یک روش پله ای فراکتال برای مدیریت موجودی در شبکه های زنجیره تامین
|کد مقاله||سال انتشار||مقاله انگلیسی||ترجمه فارسی||تعداد کلمات|
|20784||2014||11 صفحه PDF||سفارش دهید||8450 کلمه|
Publisher : Elsevier - Science Direct (الزویر - ساینس دایرکت)
Journal : International Journal of Production Economics, Volume 143, Issue 2, June 2013, Pages 316–326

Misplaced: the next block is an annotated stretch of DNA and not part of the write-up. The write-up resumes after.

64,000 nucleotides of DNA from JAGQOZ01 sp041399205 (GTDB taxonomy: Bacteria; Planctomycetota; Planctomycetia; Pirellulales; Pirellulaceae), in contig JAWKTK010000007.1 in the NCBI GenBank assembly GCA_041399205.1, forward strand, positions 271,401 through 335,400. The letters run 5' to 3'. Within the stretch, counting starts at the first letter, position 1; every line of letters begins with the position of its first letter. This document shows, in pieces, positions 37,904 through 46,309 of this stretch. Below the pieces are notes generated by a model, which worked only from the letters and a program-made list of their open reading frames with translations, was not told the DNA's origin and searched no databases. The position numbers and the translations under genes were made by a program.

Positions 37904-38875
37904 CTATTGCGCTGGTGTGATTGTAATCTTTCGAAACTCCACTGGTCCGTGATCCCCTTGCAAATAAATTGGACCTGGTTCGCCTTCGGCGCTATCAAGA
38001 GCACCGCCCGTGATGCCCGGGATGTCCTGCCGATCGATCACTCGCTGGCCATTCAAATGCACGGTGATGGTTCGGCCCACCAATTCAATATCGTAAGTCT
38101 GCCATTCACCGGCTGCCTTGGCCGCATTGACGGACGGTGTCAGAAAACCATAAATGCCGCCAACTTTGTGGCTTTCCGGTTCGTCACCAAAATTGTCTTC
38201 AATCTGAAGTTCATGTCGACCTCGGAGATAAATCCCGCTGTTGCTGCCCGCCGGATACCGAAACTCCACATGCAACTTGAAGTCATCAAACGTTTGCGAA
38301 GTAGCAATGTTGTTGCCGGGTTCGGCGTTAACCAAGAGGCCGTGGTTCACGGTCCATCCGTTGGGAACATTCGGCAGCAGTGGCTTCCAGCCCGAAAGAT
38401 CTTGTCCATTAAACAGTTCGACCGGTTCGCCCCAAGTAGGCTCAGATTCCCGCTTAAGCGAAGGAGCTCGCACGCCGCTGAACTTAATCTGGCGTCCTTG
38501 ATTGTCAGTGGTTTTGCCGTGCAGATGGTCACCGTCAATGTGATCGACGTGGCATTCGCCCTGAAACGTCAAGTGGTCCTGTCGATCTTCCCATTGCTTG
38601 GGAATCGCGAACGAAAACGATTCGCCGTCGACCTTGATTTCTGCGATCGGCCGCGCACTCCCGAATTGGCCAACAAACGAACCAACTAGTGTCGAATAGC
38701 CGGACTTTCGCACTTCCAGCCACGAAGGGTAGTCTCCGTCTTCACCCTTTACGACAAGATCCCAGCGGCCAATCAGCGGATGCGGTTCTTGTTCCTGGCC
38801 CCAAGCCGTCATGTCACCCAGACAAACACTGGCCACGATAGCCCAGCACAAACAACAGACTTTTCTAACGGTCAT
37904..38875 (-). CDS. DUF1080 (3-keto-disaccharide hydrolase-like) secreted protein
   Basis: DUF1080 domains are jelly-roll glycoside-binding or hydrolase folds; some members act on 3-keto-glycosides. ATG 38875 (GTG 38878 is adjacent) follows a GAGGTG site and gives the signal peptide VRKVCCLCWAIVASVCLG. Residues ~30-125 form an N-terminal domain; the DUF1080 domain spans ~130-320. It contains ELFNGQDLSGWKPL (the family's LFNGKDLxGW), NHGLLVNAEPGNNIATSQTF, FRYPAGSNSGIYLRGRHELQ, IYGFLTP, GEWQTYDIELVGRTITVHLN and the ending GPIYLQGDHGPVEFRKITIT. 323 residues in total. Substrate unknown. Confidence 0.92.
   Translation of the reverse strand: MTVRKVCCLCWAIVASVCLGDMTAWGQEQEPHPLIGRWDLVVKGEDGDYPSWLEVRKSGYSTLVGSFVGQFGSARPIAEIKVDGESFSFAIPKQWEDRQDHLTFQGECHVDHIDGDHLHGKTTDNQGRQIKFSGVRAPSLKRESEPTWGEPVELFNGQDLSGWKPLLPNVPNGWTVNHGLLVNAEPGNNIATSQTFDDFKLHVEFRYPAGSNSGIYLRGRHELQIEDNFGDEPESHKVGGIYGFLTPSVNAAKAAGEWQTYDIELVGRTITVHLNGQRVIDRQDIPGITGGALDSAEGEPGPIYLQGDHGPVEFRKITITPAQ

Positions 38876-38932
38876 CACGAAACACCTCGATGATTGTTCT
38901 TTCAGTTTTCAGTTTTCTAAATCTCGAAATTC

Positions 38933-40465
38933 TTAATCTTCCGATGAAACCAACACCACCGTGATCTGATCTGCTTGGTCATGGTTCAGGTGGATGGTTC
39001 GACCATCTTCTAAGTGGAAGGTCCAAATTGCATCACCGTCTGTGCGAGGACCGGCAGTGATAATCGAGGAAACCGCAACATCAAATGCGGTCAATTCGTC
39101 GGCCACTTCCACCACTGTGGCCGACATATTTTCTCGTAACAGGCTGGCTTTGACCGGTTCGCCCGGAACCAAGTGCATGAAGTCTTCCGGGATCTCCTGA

A major issue in supply chain inventory management is the coordination of inventory policies adopted by different members in a supply chain including suppliers, manufacturers, distributors, etc. This paper presents a fractal-based approach for inventory management in order to minimize inventory costs and smooth material flows between supply chain members while responsively meeting customer demand. Within this framework, each member in the supply chain is defined as a self-similar structure, referred to as a fractal. A fractal-based echelon does not indicate a functional level or composition of supply chain members but indicates a group of multi- or hetero-functional fractals. The basic fractal unit (BFU) consists of five functional modules including an observer, an analyzer, a resolver, an organizer, and a reporter. The application of the fractal concept into inventory management makes it easy to intuitively understand and manage supply chain inventories because similar functional modules can be iteratively applied to an inventory management system. More specifically, we apply the fractal concept to a vendor managed inventory (VMI) model, referred to as fractal-based VMI (fVMI), where a vendor assumes responsibility for maintaining inventory levels and determining order quantities for his buyers. In this paper, we develop mathematical models for the analyzer and resolver to effectively manage supply chain inventories. For validating the proposed approach, a comprehensive simulation model, representing two VMI initiatives including traditional VMI and fVMI, is constructed and used for comparative analyses of case studies.